Luis Villa: So if you’re trying to reimplement some competitor’s API, I probably wouldn’t use Copilot, because then the output is gonna look like you took the heart of this other person’s thing. It’s probably gonna start auto-suggesting code that looks a lot like their implementation if it’s an open source implementation. So if there’s like a GPL implementation of something and you wanna write an MIT implementation of it, I suspect Copilot – I haven’t seen anybody try this yet, but I suspect Copilot is gonna start doing things that look a lot like the original implementation… And then you’re gonna have a problem. But because one of the tests for fair use is “How much of it did you take?”, if you end up with like a 5-line fragment out of somebody’s GPL code that’s like 100,000 lines – or, I mean, what’s the Linux Kernel these days? 6-7 million lines of code? A court is just gonna laugh that out of court. If somebody comes after you on a GPL claim for you as a user of Copilot - again, that’s different from GitHub, because GitHub did presumably copy the entirety of the Linux kernel.
So we’ve got the “What was the nature of the taking? How much did you take?” Another thing that courts are gonna look at is the commercial impact of the copying… Again, GitHub, since they’re copying the whole thing and they’re a big corporate competitor, possibly some big…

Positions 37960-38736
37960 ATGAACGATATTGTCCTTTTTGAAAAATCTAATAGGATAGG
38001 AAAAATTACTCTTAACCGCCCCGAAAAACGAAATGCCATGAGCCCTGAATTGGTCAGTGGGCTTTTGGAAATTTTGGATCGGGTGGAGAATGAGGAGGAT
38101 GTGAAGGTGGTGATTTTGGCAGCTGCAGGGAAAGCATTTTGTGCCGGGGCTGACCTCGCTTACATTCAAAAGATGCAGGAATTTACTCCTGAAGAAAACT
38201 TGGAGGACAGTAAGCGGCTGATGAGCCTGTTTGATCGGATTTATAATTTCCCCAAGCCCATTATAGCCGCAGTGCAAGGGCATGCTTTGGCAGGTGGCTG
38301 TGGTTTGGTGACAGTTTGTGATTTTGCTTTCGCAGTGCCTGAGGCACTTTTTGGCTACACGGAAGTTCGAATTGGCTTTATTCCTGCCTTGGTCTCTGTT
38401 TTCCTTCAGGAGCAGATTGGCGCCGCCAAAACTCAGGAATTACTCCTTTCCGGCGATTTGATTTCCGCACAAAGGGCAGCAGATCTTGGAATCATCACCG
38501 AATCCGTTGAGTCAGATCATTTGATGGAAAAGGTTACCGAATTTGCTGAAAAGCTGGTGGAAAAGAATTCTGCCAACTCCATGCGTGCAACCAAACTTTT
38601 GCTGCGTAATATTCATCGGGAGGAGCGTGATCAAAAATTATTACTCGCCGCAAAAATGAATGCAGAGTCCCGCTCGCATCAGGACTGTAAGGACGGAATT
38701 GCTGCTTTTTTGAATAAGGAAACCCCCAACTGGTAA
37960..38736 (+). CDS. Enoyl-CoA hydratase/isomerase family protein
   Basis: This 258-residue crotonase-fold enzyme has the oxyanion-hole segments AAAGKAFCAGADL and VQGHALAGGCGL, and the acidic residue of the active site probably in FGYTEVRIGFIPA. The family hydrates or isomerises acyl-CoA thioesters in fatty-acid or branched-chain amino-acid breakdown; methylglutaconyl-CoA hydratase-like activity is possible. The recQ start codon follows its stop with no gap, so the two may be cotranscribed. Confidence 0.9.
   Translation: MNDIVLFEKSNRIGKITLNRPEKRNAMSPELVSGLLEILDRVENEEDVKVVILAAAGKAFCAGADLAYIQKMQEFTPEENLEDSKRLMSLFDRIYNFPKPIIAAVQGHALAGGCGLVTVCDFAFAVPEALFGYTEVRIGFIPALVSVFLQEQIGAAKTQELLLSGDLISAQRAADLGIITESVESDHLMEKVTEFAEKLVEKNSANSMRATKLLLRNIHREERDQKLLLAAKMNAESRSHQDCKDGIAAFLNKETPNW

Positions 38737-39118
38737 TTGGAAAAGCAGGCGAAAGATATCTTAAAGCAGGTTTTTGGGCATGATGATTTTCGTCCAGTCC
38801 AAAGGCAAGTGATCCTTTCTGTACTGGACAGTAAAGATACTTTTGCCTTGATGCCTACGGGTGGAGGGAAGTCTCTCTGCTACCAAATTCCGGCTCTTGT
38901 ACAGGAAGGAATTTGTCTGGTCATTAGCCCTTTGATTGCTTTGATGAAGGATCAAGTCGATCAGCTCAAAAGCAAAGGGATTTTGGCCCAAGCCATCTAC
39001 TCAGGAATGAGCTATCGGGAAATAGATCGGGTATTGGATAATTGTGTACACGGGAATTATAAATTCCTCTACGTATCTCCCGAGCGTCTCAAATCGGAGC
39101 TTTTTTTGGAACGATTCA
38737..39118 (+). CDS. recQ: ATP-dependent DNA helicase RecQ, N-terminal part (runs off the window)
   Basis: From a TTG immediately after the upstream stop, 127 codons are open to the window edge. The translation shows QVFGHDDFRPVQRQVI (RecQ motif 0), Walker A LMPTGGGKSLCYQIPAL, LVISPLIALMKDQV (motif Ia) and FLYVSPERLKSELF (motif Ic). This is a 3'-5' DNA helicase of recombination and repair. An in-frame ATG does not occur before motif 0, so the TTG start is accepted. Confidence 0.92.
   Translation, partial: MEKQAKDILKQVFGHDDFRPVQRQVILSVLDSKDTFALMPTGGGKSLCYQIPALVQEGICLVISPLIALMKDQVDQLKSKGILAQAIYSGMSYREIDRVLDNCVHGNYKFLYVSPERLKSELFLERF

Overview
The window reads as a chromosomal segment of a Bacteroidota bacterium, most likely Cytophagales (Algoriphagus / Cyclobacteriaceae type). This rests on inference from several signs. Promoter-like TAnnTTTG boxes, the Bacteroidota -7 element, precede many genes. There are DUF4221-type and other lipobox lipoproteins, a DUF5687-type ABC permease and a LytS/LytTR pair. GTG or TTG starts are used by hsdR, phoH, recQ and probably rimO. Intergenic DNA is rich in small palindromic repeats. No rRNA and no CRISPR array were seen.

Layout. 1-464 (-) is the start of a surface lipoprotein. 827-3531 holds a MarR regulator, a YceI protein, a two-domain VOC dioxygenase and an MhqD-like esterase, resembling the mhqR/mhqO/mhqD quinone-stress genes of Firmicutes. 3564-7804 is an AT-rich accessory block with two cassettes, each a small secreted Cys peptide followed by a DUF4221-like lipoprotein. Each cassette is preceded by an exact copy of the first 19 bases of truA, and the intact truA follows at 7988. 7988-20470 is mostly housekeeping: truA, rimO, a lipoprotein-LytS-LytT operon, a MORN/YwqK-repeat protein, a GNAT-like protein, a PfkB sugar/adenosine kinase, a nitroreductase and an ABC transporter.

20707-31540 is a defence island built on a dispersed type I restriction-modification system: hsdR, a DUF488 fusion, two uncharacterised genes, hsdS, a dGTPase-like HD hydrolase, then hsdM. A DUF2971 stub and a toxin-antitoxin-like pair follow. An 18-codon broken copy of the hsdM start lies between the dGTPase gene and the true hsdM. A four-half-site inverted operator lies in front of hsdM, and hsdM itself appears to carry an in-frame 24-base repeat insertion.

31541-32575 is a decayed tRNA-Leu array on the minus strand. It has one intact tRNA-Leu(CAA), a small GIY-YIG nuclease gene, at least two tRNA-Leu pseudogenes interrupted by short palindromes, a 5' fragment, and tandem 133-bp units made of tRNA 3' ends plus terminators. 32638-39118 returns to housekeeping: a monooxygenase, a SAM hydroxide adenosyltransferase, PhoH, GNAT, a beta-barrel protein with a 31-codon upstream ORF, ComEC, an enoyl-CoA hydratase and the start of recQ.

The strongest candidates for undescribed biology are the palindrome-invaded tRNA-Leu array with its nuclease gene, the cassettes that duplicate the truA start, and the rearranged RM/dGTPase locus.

For you as a user of Copilot - that company was not trying to sell you five lines of code… They weren’t trying to license five lines of code to you, and you weren’t looking to buy five lines of code. You were just gonna write it yourself anyway.
[43:58] So a court, again, is gonna look somewhat skeptically at – and this is something we know from the Google Book Search case, that a court is gonna say “Well, you all weren’t selling snippet search of your book.” In fact, if anything, this is a key difference from Google Book Search to Copilot… The court found in that case that actually this is gonna help you sell more books, because people are gonna find books, there’s a limitation on how much gets shown, and there’s a Buy button right there… There’s no equivalent to that in – maybe GitHub will do something like “By the way, it looks like you copied this from the Linux Kernel. Click here to do GitHub Sponsors.” That might be a little tacky, but you could see that as a thing they could do in the future, perhaps.
So that’s sort of the basic analysis of how much got taken, was it really important stuff that got taken, what was the commercial impact, is it something new and bold and different, that wasn’t gonna happen anyway? And I think looking at all those, I find a really hard time seeing that a court is gonna say that this was not a fair use… Because it’s so different, the impact is so small… The emotional impact is real, and I don’t wanna downplay that. As authors – but again, the whole point of fair use is sometimes authors are pissed, and we ignore that as a policy matter.
By the way, I should say again, this is all in the U.S. E.U. has different sets of rules about this, and I really think one of the interesting things that is under-discussed that I would love to see more of is commentary from the European Union lawyers, Japanese lawyers… Because I don’t think we have as good a sense yet of what that would look like in other places, other legal regimes.